ShopShoe

Senior Member
Joined
Oct 1, 2010
Messages
1,091
Reaction score
235
Brian,

I gotta like this one. It runs nicely and I'm sure it will sound better when the gear covers are back. Congratulations on mastering the cast iron rings: Your skill set just continues to improve and your engines incorporate more interesting features as you go.

I'm always watching your projects of all types.

Thank You for posting.

--ShopShoe
 

werowance

Well-Known Member
HMEM Supporter
Joined
Sep 2, 2011
Messages
1,224
Reaction score
315
nice to see it running Brian. excelent job. and do please post on the alumina weld rod. ive often wondered about it as well.
 

awake

Well-Known Member
HMEM Supporter
Joined
Sep 4, 2019
Messages
1,248
Reaction score
526
Location
North Carolina
You can see on the drawing that only 120 degrees of this cam has any effect on the lifter or pushrod. Since there is a 2:1 ratio between the camshaft and crankshaft, that means that this cam actually has 240 degrees of influence on the engine.
One key bit that I find helpful to add to that last statement: 240 degrees of influence throughout all four cycles, i.e., across 720° of crank revolution. I say this only because I have to do a lot of thinking and re-thinking and thinking yet again to keep all of this straight. A particular place where this becomes especially confusing for me is when plans call for something like 40° BTDC for setting a cam - is that 40° on the crankshaft, or on the camshaft? And if it is 40° on one, what is it on the other? Half the time I multiply the wrong way and wind up with a mess ... :)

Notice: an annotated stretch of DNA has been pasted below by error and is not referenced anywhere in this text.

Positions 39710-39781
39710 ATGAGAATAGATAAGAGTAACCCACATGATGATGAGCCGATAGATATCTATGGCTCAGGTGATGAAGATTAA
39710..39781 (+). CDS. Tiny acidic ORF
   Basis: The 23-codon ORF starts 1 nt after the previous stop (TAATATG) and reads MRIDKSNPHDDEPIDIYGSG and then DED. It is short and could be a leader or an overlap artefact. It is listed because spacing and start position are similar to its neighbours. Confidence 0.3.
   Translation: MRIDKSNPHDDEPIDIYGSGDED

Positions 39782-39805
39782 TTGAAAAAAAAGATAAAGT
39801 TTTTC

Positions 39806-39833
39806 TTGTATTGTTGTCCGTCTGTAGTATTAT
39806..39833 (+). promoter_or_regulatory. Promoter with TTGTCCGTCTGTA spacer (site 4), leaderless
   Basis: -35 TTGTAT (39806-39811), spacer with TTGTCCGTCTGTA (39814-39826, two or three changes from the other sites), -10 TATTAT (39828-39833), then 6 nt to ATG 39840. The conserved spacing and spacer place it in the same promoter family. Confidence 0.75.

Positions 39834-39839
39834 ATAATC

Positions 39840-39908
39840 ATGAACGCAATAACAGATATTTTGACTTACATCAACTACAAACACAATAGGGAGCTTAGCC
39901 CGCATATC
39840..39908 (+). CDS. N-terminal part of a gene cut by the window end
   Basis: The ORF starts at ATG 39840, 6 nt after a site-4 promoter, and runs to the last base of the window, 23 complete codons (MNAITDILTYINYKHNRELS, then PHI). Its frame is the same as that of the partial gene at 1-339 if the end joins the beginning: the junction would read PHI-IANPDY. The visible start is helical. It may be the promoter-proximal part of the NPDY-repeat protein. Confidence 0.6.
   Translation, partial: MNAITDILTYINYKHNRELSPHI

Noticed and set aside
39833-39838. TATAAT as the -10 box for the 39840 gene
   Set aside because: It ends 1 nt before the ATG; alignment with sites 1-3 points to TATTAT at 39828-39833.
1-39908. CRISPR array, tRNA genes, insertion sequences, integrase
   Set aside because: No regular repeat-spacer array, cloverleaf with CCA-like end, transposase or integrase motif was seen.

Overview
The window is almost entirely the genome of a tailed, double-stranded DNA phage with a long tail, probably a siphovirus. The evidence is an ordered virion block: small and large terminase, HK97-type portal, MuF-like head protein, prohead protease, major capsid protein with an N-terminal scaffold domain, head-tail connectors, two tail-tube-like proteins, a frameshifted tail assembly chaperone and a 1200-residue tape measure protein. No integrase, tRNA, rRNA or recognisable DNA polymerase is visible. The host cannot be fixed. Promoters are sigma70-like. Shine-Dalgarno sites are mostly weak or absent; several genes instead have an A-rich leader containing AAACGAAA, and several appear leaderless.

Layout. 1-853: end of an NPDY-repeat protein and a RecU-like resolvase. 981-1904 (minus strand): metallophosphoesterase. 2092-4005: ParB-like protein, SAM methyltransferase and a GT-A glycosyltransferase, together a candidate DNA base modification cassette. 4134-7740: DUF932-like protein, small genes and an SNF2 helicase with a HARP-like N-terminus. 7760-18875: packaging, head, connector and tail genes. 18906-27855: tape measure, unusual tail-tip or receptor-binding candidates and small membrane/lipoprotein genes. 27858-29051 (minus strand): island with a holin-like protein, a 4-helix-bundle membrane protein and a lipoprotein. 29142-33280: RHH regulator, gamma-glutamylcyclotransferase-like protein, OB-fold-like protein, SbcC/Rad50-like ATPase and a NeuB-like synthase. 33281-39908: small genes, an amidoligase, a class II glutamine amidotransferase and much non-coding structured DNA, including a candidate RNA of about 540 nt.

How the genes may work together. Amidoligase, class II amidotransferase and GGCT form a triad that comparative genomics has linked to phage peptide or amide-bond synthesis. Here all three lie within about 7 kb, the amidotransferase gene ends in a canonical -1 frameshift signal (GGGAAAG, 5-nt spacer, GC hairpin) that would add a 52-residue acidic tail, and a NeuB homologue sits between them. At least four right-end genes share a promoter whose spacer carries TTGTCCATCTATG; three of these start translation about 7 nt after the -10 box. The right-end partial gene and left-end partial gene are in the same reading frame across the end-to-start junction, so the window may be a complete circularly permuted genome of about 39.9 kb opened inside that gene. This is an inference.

Tomorrow I am going to buy some "alumiweld" brazing rod and attempt to weld that blue piece to the existing gear guard. I can buy two rods for $10 at Canadian Tire. If I fail, I'm only out $10. It would probably take about $15 worth of material to make a new one piece gear guard combined with fan shaft support. I've been wanting to try this method of welding aluminum ...
I seem to recall that you got a TIG welder a year or so ago. Does it have AC, or DC only? If AC ... might be the perfect time to work on TIG welding aluminum. Or not - I have to confess that I upgraded to an AC/DC TIG welder a couple of years ago so that I could add aluminum to my repertoire, but thus far the little bit of experimenting I have done has mostly shown me how far I have yet to go!
 

a41capt

Well-Known Member
Joined
Jun 5, 2009
Messages
321
Reaction score
125
Location
Camp Verde, Arizona USA